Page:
April 28-May 1, 2000
volume 11, no. 82
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NEWS & VIEWS     Acknowledgments
Articles provided through Catholic World News and Church News at Noticias Eclesiales and International Dossiers, Daily Dispatches and Features at ZENIT International News Agency. CWN, NE and ZENIT are not affiliated with the Daily CATHOLIC but provide this service via e-mail to the Daily CATHOLIC Monday through Friday.


    VATICAN ( -- On April 27, the Pontifical Council for Justice and Peace released a 225-page volume, containing the key texts of Catholic social teaching.

    The book, which is published in English, is entitled The Social Agenda: A Collection of Magisterial Texts. It contains portions of 75 different texts relating to the Church's social teaching, including the writings of the Church fathers and the social encyclicals of 20th-century popes. The text will be available in several other languages by the end of May.

    Archbishop Francis Xavier Van Thuan, the president of the Pontifical Council for Justice and Peace, told reporters that the text is not meant as a replacement for a forthcoming "social catechism." On the contrary, he said, this book should be seen as an "appetizer," stimulating interest in the topic and preparing for the larger work on Catholic social teaching, which will be available before the end of the Jubilee year.

    The Social Agenda is divided into 10 chapters, which cover the range of topics from human dignity and family life to subsidiarity, private property, and Church-state relations. The texts come from writers ranging from Sts. Clement and Augustine to Pope John Paul II. The book also has an extensive index.

    As he introduced a new collection of key texts in Catholic social teachings, Bishop Diarmuid Martin commented that the world's wealthiest countries are moving "too slowly" in the drive to reduce Third World debt.

    Bishop Martin, the secretary of the Pontifical Council for Justice and Peace, made his remarks at a press conference on April 27, as he briefed reporters on a newly published book which brings together the papal encyclicals and other magisterial documents on social issues.

    The bishop said that the Jubilee year poses an ideal occasion for action on the issue of international debt, and he added that it would be a shame to let that opportunity pass. Yet Bishop Martin pointed out that only five countries-- Bolivia, Uganda, Mauritania, Mozambique, and Tanzania-- have seen tangible results from the reduction of their debt burden. He said that the goal should be to wipe out the debt of 19 impoverished countries before the end of the year.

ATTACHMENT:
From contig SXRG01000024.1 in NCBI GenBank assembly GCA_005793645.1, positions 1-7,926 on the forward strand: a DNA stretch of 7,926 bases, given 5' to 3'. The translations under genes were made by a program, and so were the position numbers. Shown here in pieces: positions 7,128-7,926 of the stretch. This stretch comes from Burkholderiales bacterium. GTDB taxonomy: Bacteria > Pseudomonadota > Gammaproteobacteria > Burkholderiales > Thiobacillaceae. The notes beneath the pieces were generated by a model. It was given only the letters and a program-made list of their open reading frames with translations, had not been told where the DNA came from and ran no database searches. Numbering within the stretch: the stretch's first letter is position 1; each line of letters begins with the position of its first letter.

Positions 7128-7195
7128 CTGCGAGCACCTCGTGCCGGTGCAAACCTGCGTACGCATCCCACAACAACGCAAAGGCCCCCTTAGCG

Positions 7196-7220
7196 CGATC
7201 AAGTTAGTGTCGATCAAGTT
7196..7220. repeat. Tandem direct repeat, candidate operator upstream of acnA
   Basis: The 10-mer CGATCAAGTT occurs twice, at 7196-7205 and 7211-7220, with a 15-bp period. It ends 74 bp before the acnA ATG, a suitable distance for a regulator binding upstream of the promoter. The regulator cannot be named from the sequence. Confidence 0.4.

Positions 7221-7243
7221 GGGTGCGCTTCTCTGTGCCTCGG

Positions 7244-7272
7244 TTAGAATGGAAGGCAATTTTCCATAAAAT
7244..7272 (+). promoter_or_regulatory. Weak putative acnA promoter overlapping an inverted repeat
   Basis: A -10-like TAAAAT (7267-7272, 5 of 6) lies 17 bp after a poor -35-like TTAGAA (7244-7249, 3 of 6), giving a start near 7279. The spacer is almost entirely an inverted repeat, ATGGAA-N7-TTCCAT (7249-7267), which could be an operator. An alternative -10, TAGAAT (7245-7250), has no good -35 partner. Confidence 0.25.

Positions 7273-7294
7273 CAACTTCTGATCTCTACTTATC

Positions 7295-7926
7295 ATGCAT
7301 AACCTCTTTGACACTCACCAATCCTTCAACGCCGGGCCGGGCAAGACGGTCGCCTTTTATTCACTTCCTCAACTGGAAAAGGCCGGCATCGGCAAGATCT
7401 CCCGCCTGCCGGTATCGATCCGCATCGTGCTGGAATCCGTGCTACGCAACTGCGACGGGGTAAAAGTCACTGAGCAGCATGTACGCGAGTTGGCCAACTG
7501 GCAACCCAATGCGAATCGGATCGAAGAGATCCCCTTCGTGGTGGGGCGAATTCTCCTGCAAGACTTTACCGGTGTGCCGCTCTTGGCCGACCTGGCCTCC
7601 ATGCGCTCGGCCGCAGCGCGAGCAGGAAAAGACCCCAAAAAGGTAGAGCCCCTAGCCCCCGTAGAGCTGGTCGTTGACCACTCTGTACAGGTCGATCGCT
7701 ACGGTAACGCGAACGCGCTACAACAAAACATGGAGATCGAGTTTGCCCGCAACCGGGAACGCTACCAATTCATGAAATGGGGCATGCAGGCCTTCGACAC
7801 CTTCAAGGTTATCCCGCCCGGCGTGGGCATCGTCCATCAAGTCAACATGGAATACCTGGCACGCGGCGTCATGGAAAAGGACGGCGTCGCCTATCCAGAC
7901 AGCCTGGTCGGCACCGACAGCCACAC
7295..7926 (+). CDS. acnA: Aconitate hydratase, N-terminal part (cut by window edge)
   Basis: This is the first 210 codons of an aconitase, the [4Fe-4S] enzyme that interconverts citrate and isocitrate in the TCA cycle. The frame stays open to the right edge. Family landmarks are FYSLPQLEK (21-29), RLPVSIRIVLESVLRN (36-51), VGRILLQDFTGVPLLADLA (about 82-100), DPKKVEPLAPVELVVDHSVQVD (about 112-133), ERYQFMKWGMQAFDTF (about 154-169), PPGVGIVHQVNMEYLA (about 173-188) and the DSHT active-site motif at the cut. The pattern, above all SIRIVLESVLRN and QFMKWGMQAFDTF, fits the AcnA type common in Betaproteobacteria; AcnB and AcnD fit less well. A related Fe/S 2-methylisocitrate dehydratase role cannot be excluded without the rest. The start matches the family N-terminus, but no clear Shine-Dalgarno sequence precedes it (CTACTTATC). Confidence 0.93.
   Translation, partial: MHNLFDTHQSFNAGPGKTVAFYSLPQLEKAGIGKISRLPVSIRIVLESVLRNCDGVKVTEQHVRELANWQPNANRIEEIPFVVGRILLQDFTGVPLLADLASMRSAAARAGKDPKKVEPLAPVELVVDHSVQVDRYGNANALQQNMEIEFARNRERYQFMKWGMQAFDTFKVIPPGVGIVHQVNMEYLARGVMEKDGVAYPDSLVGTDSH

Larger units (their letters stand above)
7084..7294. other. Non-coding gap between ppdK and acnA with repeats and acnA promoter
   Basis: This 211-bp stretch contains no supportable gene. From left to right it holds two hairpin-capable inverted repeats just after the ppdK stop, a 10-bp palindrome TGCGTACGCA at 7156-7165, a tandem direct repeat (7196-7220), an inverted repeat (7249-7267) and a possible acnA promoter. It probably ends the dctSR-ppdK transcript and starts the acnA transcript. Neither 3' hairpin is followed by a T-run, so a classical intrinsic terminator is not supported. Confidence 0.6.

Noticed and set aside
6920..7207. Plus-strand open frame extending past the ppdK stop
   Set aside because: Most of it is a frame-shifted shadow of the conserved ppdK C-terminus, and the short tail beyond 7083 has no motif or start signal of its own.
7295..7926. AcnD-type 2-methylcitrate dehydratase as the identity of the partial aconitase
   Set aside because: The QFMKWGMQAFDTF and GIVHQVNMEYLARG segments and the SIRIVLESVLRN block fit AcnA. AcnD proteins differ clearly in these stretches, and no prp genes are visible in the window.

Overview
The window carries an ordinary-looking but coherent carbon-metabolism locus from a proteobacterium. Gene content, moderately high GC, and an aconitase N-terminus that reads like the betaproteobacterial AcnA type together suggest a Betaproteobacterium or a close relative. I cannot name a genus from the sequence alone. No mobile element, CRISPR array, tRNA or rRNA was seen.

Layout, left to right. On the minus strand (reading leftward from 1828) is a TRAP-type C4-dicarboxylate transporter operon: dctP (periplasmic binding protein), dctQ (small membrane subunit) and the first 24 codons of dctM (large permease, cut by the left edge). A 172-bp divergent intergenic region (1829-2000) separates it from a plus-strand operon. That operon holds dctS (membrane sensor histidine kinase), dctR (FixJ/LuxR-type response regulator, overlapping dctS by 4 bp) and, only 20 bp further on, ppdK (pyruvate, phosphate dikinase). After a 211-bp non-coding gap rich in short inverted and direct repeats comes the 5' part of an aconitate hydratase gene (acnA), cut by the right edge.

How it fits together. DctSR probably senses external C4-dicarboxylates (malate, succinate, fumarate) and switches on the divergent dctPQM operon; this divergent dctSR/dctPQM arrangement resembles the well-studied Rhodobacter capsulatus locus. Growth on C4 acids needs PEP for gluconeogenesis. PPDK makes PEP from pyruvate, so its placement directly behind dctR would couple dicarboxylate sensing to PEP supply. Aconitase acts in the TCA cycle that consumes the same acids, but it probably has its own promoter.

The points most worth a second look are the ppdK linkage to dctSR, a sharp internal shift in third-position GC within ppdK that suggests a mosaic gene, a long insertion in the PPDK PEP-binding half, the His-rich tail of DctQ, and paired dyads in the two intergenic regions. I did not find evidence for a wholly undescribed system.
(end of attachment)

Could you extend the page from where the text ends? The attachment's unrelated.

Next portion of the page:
Bishop Martin also pointed out that the implementation of debt-reduction efforts has been painfully slow. The leaders of the influential "G7" countries- - the world's leading financial powers-- have agreed to put $100 million into a debt-reduction campaign. But only $11 million of that funding has actually been made available. Political opposition has stalled debt-reduction efforts in Europe and the United States, he reported.

    The Vatican official also mentioned that international leaders should make special efforts to ensure that the funds freed up by debt relief are allocated to the people of the poor countries, rather than being diverted for the personal use of the political elite. He mentioned the situation in Uganda, where debt-relief efforts were suspended after the country's president used international aid to buy an airplane for his private use. Bishop Martin insisted that the countries receiving debt relief should avoid using their newly available funds for military hardware or "prestige" projects. Instead, he said, they should adopt "clear and transparent" policies in their efforts to fight poverty.


April 28-May 1, 2000
volume 11, no. 84

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